Monday's "mega storm" or "East Coast Event" as the media are billing it has made a lot of newscasters very, very happy.
Newscasters live for big snow storms. They're like little kids in a candy store. You can sense their excitement as they talk about high wind gusts, treacherous road conditions and school closings.
And, they just adore total team coverage. I was just watching the local Fox affiliate correspondent reporting "live" from Rego Park, Queens. Gee whiz. Live from Rego Park, Queens? Wow. Anyway, she was bundled up like an Eskimo, scrunched over like an elderly woman with osteoporosis and screaming triumphantly, "Just look at that wind whipping the awning of the bodega behind me! This is pure white out stuff, Curt!"
The media love to end every weather report with the same daunting admonition, "If you must travel today, please be sure and take mass transit. But if you don't have to travel, by all means stay safe at home!"
The collective media overkill makes me wonder what these intrepid "journalists" would do with a real Rocky Mountain-type blizzard that dumped, say, four or five feet on New York? They'd probably go on a 72-hour, non-stop media bender. You'd see beaten and beleaguered field reporters standing on snowy street corners hour after hour. I can just imagine an "anchor" sitting inside a warm studio, directing his freezing and exhausted cohorts to pack it in. "Amy, you've done enough. Go home and get some warm soup inside you!" But, being the formidable frontline correspondent that she is, Amy would bravely refuse. "No Curt. My job is to be here at exit 124 on the Long Island Expressway, letting our viewers know just how bad it is. Remember everyone, if you must travel, for god's sake, take mass transit! As for me, I'm staying here, Curt, right up until the bitter end."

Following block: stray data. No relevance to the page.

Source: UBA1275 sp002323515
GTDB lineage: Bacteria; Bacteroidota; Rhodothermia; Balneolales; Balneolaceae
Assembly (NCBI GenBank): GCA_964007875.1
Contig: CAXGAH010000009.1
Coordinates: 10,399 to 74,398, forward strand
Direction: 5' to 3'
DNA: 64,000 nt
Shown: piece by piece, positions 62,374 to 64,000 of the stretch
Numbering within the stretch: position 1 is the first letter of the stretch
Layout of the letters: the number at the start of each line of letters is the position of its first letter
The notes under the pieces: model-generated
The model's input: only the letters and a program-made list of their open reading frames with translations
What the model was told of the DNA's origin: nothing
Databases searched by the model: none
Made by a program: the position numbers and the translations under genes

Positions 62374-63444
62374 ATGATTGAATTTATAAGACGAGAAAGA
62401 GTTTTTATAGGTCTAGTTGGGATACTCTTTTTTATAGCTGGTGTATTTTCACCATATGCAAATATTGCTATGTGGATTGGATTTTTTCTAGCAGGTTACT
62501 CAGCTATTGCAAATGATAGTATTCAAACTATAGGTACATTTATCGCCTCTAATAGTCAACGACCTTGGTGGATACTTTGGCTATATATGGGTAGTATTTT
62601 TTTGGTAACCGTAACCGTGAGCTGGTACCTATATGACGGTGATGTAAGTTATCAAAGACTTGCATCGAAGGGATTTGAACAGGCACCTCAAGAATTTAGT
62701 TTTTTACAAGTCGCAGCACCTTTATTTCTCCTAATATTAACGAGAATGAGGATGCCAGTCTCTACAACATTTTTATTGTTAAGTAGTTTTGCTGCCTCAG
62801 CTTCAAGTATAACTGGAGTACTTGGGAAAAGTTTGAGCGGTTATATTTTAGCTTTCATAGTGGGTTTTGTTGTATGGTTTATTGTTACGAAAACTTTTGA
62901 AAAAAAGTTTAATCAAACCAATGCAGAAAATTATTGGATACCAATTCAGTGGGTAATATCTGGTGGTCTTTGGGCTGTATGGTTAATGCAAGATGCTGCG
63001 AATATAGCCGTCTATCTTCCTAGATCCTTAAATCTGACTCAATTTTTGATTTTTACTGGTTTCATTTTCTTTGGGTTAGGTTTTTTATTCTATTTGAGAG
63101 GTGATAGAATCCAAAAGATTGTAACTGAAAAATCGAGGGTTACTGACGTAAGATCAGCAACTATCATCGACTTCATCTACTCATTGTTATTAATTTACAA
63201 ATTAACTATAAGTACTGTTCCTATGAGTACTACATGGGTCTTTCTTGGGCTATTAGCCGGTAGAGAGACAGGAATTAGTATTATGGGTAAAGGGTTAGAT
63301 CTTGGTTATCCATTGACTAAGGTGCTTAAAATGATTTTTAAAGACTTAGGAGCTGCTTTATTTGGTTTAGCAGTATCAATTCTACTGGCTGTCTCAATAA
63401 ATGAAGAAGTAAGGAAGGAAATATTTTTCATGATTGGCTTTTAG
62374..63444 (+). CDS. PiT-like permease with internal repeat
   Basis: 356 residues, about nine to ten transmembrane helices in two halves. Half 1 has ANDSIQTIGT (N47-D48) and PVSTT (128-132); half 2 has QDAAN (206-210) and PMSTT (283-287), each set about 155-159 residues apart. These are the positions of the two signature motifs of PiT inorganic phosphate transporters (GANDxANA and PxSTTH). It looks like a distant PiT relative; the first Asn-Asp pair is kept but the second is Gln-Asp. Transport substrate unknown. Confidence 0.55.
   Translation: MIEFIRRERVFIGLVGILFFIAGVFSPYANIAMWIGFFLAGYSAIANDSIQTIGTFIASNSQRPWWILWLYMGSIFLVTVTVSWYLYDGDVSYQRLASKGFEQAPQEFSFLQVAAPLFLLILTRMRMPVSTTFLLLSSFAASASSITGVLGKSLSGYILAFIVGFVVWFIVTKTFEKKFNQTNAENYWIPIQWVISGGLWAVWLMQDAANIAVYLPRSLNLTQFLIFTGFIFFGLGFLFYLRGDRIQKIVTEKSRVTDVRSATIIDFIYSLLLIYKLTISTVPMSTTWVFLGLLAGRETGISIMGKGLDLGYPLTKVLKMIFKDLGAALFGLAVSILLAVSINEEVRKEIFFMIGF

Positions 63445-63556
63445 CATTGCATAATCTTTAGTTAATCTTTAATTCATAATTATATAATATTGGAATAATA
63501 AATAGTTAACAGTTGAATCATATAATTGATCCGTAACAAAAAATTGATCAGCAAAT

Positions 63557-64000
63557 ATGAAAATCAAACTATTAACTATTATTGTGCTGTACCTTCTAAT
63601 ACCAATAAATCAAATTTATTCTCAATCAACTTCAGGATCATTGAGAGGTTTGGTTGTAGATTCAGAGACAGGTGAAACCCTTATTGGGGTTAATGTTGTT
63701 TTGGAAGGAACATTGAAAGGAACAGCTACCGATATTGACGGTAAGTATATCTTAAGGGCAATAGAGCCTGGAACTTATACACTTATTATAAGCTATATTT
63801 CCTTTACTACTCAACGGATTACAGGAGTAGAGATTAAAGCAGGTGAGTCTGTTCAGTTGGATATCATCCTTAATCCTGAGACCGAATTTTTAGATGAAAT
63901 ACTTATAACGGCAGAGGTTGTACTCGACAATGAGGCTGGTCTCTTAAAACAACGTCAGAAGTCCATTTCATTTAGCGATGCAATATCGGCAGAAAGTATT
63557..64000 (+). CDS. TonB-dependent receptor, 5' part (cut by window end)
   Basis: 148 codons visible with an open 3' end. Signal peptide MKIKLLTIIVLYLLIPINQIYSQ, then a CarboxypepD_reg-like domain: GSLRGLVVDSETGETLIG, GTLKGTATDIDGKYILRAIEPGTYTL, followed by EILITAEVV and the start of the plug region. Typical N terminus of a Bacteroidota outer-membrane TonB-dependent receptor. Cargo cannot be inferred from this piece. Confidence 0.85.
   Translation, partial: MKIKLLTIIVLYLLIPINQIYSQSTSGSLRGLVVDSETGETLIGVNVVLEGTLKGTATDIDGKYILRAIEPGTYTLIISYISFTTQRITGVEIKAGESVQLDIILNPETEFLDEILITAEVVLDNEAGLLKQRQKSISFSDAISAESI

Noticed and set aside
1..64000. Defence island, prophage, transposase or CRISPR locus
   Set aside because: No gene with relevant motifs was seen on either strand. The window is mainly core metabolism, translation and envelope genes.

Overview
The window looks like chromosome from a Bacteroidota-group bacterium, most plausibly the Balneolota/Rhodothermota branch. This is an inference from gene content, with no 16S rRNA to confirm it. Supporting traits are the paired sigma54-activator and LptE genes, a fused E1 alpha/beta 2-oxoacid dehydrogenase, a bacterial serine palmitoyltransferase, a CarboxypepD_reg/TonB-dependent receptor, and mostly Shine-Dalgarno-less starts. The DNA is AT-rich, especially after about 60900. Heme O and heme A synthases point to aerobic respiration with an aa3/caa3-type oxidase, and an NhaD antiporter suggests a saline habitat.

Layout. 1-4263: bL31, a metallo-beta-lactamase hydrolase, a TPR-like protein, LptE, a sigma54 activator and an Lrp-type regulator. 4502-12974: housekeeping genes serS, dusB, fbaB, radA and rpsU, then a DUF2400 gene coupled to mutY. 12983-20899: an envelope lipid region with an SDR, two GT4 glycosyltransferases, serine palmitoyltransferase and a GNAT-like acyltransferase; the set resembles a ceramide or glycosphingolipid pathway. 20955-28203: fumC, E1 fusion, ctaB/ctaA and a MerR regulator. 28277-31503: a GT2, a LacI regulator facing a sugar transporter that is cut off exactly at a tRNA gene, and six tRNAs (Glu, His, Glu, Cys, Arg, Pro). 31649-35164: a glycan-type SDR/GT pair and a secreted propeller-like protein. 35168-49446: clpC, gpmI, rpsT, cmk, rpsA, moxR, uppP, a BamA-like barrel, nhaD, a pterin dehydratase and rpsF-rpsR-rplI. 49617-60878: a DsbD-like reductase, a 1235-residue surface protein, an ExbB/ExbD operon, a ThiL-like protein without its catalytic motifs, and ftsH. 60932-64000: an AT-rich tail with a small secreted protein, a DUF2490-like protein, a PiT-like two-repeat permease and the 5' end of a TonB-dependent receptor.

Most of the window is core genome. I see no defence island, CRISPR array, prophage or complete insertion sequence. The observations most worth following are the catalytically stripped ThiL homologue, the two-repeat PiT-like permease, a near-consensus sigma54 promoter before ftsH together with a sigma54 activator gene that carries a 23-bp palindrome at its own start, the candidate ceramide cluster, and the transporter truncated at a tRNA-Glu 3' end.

Newscasters use a combination of frenzied excitement and somber gravitas to make it seem as if they're covering a fire fight on the Gaza Strip instead of a 6 to 10 inch snowstorm. They're not happy unless they've succeeded in shutting down every school, emptying the shelves of every Acme in the tri-state and interviewing every last stranded passenger at LaGuardia.
Yes, for the media, a snowstorm is the most wonderful time of the year.